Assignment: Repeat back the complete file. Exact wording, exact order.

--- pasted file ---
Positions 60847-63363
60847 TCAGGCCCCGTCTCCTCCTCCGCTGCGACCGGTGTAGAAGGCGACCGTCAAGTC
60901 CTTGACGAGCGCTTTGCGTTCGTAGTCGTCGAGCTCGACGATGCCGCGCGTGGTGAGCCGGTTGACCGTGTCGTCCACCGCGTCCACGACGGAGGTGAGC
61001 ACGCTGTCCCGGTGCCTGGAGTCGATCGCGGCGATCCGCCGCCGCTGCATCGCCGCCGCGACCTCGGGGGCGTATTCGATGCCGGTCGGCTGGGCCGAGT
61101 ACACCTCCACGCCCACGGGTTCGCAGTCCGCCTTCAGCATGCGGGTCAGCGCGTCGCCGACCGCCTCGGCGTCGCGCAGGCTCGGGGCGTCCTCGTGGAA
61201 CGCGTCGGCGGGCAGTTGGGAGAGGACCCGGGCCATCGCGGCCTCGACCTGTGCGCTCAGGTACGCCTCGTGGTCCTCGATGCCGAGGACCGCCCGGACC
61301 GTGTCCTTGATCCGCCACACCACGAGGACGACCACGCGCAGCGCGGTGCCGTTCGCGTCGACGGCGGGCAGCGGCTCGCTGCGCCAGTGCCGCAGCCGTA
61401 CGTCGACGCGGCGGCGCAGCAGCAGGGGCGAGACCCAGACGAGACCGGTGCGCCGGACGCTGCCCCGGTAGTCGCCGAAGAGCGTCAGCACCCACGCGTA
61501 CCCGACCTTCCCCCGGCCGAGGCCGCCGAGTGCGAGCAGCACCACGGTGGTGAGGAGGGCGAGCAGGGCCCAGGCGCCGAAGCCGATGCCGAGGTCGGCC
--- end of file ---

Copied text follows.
Positions 60847-63363
60847 TCAGGCCCCGTCTCCTCCTCCGCTGCGACCGGTGTAGAAGGCGACCGTCAAGTC
60901 CTTGACGAGCGCTTTGCGTTCGTAGTCGTCGAGCTCGACGATGCCGCGCGTGGTGAGCCGGTTGACCGTGTCGTCCACCGCGTCCACGACGGAGGTGAGC
61001 ACGCTGTCCCGGTGCCTGGAGTCGATCGCGGCGATCCGCCGCCGCTGCATCGCCGCCGCGACCTCGGGGGCGTATTCGATGCCGGTCGGCTGGGCCGAGT
61101 ACACCTCCACGCCCACGGGTTCGCAGTCCGCCTTCAGCATGCGGGTCAGCGCGTCGCCGACCGCCTCGGCGTCGCGCAGGCTCGGGGCGTCCTCGTGGAA
61201 CGCGTCGGCGGGCAGTTGGGAGAGGACCCGGGCCATCGCGGCCTCGACCTGTGCGCTCAGGTACGCCTCGTGGTCCTCGATGCCGAGGACCGCCCGGACC
61301 GTGTCCTTGATCCGCCACACCACGAGGACGACCACGCGCAGCGCGGTGCCGTTCGCGTCGACGGCGGGCAGCGGCTCGCTGCGCCAGTGCCGCAGCCGTA
61401 CGTCGACGCGGCGGCGCAGCAGCAGGGGCGAGACCCAGACGAGACCGGTGCGCCGGACGCTGCCCCGGTAGTCGCCGAAGAGCGTCAGCACCCACGCGTA
61501 CCCGACCTTCCCCCGGCCGAGGCCGCCGAGTGCGAGCAGCACCACGGTGGTGAGGAGGGCGAGCAGGGCCCAGGCGCCGAAGCCGATGCCGAGGTCGGCC